Some of the country’s leading building and construction companies have joined with university experts in a major new initiative to help Australia achieve its 2050 greenhouse gas emissions reduction target.
The Cooperative Research Centre (CRC) for Low Carbon Living, headquartered at the University of New South Wales (UNSW), was officially opened today by the Minister for Tertiary Education, Skills, Science and Research, Senator Chris Evans. The Federal Government has granted $28 million towards the establishment of the $100 million CRC, with the balance coming from the Centre’s partners.
Located within UNSW’s new Tyree Energy Technologies Building, the CRC aims to help cut Australia’s residential and commercial carbon emissions by an extra 10 mega tonnes per year by 2020, which is the environmental equivalent of taking 2.3 million cars off the road annually. The CRC plans to do that by developing low carbon building construction materials and increasing the evidence base for government policy and planning, among other measures. Australia has set greenhouse gas emissions reduction targets of 25 per cent by 2020 and 80 per cent by 2050 compared with 2000 levels.
When the carbon reduction targets are met, the CRC will have delivered a direct benefit of $250 million per year to the economy, while reducing risk to the $150 billion per year construction industry, as it adjusts to a carbon-constrained economy.
“The construction industry is an important contributor to the national economy but it’s also a big contributor to Australia’s carbon emissions,” Senator Evans said at the UNSW launch.
“This CRC brings together researchers with expertise in property, planning and government to help the industry cut emissions in new construction materials and processes, while maintaining its competitiveness.”
Other dignitaries at the event included the CRC Chairman and former federal minister, the Hon Robert Hill AC, and UNSW Vice-Chancellor Professor Fred Hilmer AO.
Comprising a national consortium of 45 participants, the new CRC includes universities, government and some of the biggest players in the construction and building industries.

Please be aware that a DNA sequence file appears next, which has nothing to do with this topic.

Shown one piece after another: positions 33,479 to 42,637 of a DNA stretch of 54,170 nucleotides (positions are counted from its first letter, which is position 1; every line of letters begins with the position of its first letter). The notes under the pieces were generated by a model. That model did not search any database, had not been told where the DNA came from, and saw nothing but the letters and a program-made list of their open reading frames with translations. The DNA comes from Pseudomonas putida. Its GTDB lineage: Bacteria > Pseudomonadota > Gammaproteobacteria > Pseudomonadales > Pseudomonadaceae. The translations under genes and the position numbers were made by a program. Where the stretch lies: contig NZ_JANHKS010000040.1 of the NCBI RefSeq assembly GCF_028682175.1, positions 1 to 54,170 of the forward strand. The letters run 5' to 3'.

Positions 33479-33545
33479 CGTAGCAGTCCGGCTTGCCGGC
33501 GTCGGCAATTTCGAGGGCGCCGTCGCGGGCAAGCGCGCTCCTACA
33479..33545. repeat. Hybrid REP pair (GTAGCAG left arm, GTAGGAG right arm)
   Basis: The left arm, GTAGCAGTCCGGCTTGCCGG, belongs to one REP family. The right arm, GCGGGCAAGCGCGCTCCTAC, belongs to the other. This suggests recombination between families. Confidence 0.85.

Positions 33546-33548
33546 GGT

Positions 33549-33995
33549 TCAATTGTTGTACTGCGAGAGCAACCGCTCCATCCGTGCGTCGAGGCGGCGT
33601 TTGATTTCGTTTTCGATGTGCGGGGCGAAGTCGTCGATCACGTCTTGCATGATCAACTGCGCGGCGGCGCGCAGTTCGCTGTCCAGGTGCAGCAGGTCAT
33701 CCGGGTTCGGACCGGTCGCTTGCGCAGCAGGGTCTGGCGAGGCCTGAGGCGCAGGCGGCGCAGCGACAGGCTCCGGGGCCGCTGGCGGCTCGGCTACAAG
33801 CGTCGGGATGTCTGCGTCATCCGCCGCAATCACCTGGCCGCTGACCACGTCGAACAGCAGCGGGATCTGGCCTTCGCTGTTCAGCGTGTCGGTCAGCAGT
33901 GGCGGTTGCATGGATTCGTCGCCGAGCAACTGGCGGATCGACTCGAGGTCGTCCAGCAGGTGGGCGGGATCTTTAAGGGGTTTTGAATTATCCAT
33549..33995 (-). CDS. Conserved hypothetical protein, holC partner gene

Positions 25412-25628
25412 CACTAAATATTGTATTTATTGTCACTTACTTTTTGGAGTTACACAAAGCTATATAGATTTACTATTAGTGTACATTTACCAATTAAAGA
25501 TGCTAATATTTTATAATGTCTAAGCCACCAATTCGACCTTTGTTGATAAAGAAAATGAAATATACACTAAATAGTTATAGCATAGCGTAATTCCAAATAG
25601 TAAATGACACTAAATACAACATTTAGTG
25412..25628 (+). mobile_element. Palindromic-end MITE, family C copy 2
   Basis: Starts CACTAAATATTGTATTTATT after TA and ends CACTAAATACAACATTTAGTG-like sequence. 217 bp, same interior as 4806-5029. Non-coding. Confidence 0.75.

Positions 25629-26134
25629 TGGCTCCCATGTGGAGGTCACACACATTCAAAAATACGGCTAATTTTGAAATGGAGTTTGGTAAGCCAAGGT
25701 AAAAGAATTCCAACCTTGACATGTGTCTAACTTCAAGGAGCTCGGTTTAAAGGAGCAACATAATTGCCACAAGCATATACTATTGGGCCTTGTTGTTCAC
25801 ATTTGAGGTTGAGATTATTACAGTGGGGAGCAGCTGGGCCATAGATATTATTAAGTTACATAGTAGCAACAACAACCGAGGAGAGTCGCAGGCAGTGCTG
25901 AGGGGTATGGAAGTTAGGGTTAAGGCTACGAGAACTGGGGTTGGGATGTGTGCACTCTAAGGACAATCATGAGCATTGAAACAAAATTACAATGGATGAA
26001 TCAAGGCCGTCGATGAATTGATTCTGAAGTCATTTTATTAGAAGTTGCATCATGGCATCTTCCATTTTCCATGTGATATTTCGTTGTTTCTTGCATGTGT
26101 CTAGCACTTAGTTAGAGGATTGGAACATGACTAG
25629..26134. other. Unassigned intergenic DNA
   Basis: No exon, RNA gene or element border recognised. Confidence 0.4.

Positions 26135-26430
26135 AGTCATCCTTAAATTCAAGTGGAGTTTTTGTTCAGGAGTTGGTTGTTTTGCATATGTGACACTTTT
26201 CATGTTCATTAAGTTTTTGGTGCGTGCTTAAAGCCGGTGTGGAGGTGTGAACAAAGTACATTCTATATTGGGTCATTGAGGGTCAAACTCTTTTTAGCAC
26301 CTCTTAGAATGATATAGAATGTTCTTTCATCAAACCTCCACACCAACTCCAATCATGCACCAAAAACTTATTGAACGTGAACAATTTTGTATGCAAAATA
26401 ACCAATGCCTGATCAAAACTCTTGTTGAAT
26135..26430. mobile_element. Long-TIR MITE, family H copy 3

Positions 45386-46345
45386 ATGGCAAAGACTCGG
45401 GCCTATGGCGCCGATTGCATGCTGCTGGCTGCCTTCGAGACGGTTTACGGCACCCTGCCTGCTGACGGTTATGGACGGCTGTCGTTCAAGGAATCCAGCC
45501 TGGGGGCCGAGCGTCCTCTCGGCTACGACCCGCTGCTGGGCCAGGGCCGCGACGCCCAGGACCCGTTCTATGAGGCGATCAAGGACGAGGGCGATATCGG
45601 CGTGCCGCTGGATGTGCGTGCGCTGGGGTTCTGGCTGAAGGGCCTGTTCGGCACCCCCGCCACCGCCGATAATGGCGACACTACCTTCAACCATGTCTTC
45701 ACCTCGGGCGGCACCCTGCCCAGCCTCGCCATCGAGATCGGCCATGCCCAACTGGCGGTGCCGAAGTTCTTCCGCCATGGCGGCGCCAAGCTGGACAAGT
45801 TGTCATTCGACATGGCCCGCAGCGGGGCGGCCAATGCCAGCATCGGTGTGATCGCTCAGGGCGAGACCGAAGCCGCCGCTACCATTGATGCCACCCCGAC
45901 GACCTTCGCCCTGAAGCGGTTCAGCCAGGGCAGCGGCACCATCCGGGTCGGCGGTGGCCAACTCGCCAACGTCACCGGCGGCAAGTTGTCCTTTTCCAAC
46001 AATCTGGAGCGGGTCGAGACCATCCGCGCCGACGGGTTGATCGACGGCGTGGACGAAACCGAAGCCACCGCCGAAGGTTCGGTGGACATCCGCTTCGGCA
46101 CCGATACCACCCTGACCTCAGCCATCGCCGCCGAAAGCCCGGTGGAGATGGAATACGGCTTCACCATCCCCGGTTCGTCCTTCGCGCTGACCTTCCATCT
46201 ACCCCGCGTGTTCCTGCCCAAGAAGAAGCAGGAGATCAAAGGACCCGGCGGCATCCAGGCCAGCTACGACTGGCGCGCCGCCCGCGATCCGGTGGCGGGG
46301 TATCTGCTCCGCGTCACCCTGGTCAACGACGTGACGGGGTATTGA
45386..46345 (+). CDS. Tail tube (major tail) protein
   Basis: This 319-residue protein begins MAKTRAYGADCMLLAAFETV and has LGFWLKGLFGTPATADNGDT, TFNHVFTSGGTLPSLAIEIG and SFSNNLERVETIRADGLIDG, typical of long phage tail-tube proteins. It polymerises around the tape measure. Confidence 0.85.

Research shows a quarter of Australia’s total emissions reduction potential can be achieved – with minimal cost – from energy efficiency measures related to building design, construction and use.
“Many people do not realise that the biggest opportunity for emissions reductions is in buildings. The built environment is responsible for 40 per cent of energy use and Australia’s homes account for 16.5 per cent of our emissions in electricity use alone, without accounting for energy embodied during the production and disposal of building materials,” said CRC Low Carbon Living CEO and UNSW Professor Deo Prasad.
“The reduced cost of achieving national greenhouse gas emissions targets will cut the cost of Australia’s carbon reduction obligations by around $70 billion by 2040, all without a reduction of living standards.”
To achieve its goals, the CRC will employ a three-pronged approach starting with building design and construction, through to the creation of entire low carbon precincts and changes to individual consumer engagement and behaviour.
“Ultimately, if we are to be successful, communities have to be involved. Designing cities well is one thing but you also need to have communities involved in low carbon living, getting people to accept lower carbon heating, cooling, lighting and transport.”
Professor Prasad said the CRC will also work with regional nations to assist them in finding their own solutions to lowering carbon emissions. “It’s about Australia taking leadership in the region, which is a key element of Australia in the Asian Century White Paper.”
Some of the 15 research projects already underway at the CRC include:
- Developing next-generation building products including roofing materials that double as solar panels and can also moderate the temperature of buildings.
- Exploring how low carbon concretes incorporating fly ash can be used within existing standards
- Zero carbon housing through the integration of design and technical features with new materials and technologies.
- Scoping studies for the design, creation and evaluation of entire low carbon precincts and suburbs.
- Changing household behaviour by better understanding the scale and form of domestic usage of electricity, gas, petrol and water.
- Developing a modelling framework to forecast the impact of government policy and program interventions on the uptake of building retrofits by tenants and landlords in commercial and residential buildings.
- The creation of “living laboratories” to roll out and test innovative low carbon living solutions in real communities, and observe the impact across a broad spectrum of social, technical and economic metrics.
Participants in the CRC include: industry (property developers, materials suppliers, energy specialists, architects, engineers and peak bodies), state and federal governments, city councils, universities from Australia, Europe, Asia and North America, public utilities, planning agencies, the national standards organisation, TAFE and CSIRO. The United Nations Environment Program is also involved, facilitating international dissemination of CRC initiatives in the Asia Pacific region and encouraging knowledge transfer internationally.
For more information go to the website.
Media contact: Susi Hamilton, UNSW Office of Media and Communication, 0422 934 024